A closed-loop medication safety solution for the ED has multiple components. To start, a number of no-tech solutions, such as limiting the number and variety of medications and concentrations available in EDs, can immediately improve safety.9 Also, involving clinical pharmacists in EDs has the potential to reduce errors. Although the presence of clinical pharmacists in the inpatient setting has long been recognized as resulting in safer and more effective use of medications,10 pharmacists based in the ED are relatively rare. Fewer than 7% of hospitals have ED-based pharmacists,11 despite the Joint Commission’s Medication Management standard 4.10 and an endorsement from the American Society of Health-System Pharmacists specifying the benefit of pharmacists’ prospective review of medication administration in the ED.12,13 The primary obstacle to the widespread establishment of clinical pharmacy services in the ED may be financial. No definitive scientific assessment has been published to support the cost–benefit of such programs.

Staffing aside, computerized prescriber order entry (CPOE) and eMAR supported by assistive technologies such as bar-code medication administration (BCMA) provide substantial opportunities for improved medication safety. Both present significant, although not insurmountable, challenges that make it necessary to carefully weigh the merits and costs of each solution when designing a long-term plan for medication safety improvement in EDs. Recognizing that both will be required eventually, the order in which organizations introduce solutions will affect their speed to success.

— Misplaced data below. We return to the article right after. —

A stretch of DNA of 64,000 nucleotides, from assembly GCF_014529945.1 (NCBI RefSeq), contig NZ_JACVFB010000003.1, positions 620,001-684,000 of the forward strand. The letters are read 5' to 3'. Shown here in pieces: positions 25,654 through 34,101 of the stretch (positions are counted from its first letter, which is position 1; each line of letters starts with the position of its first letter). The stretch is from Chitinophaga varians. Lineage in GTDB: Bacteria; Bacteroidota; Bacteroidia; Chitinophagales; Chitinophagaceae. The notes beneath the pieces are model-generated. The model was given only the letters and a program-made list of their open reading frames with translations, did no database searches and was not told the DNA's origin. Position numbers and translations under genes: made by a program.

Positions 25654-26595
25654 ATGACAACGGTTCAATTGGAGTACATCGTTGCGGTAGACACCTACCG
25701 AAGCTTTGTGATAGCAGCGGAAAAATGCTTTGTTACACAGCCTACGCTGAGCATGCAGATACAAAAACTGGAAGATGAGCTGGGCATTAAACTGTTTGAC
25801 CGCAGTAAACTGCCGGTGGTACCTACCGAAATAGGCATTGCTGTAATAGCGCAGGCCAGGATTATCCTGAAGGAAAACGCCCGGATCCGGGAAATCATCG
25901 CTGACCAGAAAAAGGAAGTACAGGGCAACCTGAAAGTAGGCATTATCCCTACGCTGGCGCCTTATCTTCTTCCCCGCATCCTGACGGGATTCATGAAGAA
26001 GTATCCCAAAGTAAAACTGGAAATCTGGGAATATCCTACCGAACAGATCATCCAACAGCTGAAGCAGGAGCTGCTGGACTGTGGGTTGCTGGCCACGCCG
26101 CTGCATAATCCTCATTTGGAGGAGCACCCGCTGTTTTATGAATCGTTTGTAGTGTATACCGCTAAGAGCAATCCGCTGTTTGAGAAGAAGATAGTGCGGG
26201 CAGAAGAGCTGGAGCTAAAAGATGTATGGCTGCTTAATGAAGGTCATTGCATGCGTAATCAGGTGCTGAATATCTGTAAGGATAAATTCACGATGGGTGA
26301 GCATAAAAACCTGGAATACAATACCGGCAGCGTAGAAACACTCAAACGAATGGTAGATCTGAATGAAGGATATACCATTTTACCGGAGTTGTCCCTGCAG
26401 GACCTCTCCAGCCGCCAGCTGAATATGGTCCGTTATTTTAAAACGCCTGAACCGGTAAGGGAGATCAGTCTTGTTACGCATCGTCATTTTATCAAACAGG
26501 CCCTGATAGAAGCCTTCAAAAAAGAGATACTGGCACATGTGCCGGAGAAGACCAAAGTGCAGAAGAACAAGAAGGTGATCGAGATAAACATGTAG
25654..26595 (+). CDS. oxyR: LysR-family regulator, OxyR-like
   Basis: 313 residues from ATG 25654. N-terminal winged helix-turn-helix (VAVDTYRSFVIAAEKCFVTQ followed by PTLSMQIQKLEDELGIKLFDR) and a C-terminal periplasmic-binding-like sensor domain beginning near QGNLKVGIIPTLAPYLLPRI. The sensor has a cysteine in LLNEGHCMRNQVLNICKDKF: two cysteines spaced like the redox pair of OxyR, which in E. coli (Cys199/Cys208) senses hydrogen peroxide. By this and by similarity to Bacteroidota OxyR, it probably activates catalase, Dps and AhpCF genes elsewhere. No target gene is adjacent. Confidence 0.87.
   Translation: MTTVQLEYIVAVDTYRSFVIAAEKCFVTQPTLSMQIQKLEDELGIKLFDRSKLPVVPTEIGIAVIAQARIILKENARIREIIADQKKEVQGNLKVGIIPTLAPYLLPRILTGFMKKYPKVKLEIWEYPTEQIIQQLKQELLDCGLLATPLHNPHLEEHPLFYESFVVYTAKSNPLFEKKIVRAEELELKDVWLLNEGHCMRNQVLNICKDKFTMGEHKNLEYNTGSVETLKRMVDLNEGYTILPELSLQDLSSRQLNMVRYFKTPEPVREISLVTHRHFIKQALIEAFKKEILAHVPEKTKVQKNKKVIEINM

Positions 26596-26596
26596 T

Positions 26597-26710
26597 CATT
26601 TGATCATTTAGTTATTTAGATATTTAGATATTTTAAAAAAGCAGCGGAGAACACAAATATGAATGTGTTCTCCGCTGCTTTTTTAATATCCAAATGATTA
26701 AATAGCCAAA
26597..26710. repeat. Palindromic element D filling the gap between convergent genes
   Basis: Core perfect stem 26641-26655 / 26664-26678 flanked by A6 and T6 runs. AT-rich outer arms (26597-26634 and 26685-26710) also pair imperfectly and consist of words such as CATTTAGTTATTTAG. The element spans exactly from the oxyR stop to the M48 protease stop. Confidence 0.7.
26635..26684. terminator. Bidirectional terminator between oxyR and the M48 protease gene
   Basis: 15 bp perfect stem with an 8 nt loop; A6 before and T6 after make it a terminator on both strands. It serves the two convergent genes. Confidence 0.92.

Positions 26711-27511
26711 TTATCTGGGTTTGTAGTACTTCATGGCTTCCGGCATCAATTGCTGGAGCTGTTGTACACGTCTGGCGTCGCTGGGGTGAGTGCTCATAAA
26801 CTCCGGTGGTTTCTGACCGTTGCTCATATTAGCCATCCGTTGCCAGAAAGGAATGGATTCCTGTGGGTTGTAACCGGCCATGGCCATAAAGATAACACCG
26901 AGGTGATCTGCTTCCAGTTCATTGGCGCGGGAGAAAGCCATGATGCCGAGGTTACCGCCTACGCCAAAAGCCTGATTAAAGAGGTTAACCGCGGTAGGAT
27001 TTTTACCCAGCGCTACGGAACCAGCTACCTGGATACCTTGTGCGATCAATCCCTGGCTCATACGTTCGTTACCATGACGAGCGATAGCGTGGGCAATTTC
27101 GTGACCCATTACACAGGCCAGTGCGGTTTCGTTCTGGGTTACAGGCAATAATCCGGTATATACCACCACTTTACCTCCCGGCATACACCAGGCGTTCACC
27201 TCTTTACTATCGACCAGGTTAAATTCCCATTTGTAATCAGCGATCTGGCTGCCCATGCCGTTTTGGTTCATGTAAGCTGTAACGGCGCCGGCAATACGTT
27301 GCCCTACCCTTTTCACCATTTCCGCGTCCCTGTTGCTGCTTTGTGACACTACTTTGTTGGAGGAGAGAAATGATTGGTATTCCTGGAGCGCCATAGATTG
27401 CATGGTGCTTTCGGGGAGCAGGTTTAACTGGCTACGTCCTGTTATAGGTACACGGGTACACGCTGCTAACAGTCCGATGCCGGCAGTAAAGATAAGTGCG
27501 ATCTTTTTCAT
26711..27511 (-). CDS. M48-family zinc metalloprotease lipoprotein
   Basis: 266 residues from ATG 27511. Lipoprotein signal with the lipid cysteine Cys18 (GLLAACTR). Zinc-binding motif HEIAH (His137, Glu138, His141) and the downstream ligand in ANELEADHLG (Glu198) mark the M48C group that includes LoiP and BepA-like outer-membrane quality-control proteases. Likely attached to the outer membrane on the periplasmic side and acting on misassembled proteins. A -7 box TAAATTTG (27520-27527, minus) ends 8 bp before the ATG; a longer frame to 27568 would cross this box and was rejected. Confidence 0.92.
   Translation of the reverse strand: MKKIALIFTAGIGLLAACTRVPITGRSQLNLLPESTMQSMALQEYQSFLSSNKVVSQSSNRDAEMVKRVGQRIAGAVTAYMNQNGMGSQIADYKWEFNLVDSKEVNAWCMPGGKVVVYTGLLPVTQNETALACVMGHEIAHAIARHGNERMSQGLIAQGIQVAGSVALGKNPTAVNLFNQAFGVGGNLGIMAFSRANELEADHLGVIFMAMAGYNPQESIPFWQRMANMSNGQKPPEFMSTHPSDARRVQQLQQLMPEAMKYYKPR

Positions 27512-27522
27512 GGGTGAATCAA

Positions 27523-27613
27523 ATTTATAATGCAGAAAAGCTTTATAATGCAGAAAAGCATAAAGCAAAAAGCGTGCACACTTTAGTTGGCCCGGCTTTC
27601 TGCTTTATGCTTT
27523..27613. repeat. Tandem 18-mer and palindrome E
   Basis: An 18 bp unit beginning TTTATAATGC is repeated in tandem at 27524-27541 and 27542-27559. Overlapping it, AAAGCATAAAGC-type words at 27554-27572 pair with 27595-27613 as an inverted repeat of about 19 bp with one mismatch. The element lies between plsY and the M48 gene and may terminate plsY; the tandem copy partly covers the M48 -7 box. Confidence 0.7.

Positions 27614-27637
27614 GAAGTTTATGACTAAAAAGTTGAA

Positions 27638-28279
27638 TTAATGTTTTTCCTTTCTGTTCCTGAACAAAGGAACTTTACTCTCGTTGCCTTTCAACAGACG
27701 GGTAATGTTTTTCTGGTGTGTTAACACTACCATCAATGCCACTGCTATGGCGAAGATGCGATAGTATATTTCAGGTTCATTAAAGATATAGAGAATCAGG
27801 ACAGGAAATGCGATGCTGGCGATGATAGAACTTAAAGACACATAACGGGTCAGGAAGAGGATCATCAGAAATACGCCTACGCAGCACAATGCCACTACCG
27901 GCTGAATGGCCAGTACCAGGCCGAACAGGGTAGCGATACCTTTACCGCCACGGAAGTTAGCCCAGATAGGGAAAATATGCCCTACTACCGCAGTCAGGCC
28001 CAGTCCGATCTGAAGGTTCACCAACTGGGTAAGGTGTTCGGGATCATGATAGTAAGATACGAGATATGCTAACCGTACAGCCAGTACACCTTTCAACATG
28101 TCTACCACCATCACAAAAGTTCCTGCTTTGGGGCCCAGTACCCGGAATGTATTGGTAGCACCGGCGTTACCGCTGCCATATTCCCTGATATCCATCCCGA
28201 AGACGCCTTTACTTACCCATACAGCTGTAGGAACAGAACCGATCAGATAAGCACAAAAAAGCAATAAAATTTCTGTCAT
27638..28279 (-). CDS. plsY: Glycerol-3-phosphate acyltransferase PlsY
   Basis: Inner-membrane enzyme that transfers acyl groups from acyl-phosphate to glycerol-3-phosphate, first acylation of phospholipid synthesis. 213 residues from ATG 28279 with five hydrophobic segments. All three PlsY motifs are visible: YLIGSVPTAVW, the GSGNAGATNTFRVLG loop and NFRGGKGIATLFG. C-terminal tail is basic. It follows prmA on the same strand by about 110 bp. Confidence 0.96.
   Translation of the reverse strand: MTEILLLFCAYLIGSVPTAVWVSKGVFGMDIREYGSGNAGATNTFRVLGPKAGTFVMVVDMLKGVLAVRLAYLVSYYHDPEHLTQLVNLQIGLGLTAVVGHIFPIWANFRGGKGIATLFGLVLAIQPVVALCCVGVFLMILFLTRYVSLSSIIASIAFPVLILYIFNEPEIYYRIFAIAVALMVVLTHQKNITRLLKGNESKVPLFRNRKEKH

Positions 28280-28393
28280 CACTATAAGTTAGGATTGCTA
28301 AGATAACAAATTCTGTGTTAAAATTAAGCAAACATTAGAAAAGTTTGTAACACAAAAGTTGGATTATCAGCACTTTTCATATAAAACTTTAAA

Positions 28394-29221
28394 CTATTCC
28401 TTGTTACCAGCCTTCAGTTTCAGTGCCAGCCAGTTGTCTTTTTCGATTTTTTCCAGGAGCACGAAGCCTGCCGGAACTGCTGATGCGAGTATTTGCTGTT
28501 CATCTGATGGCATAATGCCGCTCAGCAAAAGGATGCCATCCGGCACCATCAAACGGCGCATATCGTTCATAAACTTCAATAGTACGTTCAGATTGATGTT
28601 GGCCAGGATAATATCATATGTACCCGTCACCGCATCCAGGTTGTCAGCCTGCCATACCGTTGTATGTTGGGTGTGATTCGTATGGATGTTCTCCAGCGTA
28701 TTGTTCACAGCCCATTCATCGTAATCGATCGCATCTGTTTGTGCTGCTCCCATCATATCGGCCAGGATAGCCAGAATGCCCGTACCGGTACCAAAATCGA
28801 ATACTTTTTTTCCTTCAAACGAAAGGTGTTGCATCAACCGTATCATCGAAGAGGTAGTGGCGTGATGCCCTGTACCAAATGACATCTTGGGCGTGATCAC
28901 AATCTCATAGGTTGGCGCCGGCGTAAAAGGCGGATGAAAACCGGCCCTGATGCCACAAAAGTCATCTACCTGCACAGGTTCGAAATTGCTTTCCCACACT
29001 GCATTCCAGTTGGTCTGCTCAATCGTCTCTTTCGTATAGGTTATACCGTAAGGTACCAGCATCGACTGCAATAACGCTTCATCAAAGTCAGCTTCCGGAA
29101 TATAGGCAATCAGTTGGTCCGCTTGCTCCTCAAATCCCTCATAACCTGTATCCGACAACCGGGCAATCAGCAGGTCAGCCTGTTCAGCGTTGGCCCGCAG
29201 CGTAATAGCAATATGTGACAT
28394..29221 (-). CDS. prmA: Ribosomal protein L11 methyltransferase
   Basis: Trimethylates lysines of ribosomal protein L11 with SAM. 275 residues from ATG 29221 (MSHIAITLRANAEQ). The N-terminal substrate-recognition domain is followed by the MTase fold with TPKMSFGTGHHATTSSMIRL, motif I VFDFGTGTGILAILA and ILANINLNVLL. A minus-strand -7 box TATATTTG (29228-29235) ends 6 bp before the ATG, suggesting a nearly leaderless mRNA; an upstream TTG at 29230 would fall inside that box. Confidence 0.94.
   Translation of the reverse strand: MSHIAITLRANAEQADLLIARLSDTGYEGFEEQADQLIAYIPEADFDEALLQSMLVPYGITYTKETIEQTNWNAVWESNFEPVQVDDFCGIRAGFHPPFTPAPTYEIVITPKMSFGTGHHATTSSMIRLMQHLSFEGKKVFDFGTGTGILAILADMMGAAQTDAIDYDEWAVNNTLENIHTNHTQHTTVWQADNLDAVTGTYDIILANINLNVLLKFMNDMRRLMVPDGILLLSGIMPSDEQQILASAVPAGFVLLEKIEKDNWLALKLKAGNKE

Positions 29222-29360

CPOE implementation in the ED can reduce pharmacy verification times by up to 80%, and can reduce test repetition, documentation redundancy, and length of stay.14,15 Initially, the proposed rules of the American Recovery and Reinvestment Act of 2009 excluded ED orders in calculating CPOE usage. But after insistence from health care providers, the Final Rule for Stage 1 meaningful use specifies that more than 30% of all unique patients admitted to eligible “inpatient or emergency departments” must have at least one medication order entered using CPOE.16

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Figure. Key medication safety statistics in emergency departments.

eMAR and Bar Coding

Since the mid-1990s, hospitals have demonstrated that eMARs with assistive technology such as BCMA can improve medication safety, enhancing the effectiveness of double checks.17,18 A 2011 ASHP survey found that 50% of hospitals used BCMA.19 As the adoption of BCMA grows, however, the literature advocating its use has been focused primarily on inpatient units and not EDs.